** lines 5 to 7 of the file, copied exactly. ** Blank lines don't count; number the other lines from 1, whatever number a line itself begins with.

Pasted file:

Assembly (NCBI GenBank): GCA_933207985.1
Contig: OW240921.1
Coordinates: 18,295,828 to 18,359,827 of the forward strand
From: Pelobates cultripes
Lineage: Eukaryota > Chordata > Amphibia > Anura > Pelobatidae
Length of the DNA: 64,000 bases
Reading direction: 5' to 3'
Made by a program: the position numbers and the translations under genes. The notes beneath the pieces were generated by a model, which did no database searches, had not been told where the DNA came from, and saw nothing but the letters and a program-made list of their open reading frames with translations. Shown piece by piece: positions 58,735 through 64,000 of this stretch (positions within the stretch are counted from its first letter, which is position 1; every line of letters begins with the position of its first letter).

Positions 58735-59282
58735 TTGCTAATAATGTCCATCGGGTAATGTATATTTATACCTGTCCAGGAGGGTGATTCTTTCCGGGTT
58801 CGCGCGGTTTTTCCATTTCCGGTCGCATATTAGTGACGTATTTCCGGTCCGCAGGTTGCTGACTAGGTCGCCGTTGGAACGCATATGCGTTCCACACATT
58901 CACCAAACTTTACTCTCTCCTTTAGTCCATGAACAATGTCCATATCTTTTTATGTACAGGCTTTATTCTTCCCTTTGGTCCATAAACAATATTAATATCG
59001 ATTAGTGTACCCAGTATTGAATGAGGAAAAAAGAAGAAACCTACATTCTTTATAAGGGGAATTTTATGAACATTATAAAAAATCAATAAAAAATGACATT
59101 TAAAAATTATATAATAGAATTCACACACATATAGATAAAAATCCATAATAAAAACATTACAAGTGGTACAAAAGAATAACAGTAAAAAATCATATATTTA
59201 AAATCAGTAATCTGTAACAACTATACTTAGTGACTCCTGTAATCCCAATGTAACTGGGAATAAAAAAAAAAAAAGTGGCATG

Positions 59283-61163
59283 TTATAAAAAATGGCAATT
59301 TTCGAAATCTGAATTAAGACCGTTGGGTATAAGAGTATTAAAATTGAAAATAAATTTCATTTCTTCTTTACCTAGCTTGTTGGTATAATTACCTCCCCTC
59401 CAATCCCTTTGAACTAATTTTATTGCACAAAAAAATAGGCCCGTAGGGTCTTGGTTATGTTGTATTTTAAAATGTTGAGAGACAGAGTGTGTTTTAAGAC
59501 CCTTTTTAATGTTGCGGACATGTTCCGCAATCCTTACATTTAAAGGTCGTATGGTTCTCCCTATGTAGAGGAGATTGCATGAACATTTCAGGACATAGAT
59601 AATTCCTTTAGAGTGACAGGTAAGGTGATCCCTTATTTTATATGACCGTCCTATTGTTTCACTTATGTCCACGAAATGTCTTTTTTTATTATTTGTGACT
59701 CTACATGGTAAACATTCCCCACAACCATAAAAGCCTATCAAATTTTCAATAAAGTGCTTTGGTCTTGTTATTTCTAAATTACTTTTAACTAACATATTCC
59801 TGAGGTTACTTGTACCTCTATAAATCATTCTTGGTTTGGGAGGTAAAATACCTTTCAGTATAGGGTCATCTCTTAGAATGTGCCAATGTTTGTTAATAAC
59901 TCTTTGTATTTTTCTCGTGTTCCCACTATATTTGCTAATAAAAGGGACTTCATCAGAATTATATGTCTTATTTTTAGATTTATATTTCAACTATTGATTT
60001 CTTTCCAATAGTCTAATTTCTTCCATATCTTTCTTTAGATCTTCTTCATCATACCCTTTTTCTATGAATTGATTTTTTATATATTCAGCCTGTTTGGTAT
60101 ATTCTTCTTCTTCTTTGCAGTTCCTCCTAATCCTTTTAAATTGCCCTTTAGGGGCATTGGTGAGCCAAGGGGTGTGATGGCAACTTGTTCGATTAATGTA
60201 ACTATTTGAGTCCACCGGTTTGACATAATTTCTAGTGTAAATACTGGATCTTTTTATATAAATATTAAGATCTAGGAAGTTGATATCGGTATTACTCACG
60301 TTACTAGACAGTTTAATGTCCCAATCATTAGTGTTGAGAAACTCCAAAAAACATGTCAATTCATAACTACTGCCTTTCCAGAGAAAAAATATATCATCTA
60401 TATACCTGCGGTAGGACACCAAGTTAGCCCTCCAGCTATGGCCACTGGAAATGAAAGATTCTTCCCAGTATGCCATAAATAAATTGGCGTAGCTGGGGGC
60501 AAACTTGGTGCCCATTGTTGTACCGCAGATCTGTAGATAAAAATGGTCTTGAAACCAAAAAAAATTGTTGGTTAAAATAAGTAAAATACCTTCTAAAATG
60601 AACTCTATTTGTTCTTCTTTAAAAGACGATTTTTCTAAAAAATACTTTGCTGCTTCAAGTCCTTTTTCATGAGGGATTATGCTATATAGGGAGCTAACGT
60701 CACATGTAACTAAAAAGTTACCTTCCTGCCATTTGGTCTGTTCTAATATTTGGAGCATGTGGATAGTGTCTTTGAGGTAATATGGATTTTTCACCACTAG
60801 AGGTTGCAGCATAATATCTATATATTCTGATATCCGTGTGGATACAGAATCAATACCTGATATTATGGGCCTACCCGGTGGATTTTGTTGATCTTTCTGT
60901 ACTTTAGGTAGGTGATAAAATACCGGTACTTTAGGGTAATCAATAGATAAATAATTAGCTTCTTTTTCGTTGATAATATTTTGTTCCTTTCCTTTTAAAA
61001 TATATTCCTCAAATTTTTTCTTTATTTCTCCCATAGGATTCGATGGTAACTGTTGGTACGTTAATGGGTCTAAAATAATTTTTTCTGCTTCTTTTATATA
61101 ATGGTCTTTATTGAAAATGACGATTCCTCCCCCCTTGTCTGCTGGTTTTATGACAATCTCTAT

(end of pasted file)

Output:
Lineage: Eukaryota > Chordata > Amphibia > Anura > Pelobatidae
Length of the DNA: 64,000 bases
Reading direction: 5' to 3'